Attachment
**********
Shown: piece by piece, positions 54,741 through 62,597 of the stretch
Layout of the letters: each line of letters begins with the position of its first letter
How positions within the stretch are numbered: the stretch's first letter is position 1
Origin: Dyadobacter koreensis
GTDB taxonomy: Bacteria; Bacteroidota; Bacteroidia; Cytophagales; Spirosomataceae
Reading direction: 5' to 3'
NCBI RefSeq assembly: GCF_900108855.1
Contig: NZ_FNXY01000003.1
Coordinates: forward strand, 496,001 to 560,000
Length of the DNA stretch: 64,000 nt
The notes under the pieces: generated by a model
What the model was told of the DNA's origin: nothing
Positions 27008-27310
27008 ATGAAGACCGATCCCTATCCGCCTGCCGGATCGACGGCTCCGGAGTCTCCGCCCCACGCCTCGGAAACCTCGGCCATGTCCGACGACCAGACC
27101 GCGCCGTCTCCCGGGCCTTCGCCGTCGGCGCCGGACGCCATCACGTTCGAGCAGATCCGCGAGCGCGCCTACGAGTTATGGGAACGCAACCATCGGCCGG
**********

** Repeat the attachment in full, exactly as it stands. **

Shown: piece by piece, positions 54,741 through 62,597 of the stretch
Layout of the letters: each line of letters begins with the position of its first letter
How positions within the stretch are numbered: the stretch's first letter is position 1
Origin: Dyadobacter koreensis
GTDB taxonomy: Bacteria; Bacteroidota; Bacteroidia; Cytophagales; Spirosomataceae
Reading direction: 5' to 3'
NCBI RefSeq assembly: GCF_900108855.1
Contig: NZ_FNXY01000003.1
Coordinates: forward strand, 496,001 to 560,000
Length of the DNA stretch: 64,000 nt
The notes under the pieces: generated by a model
What the model was told of the DNA's origin: nothing
Positions 27008-27310
27008 ATGAAGACCGATCCCTATCCGCCTGCCGGATCGACGGCTCCGGAGTCTCCGCCCCACGCCTCGGAAACCTCGGCCATGTCCGACGACCAGACC
27101 GCGCCGTCTCCCGGGCCTTCGCCGTCGGCGCCGGACGCCATCACGTTCGAGCAGATCCGCGAGCGCGCCTACGAGTTATGGGAACGCAACCATCGGCCGG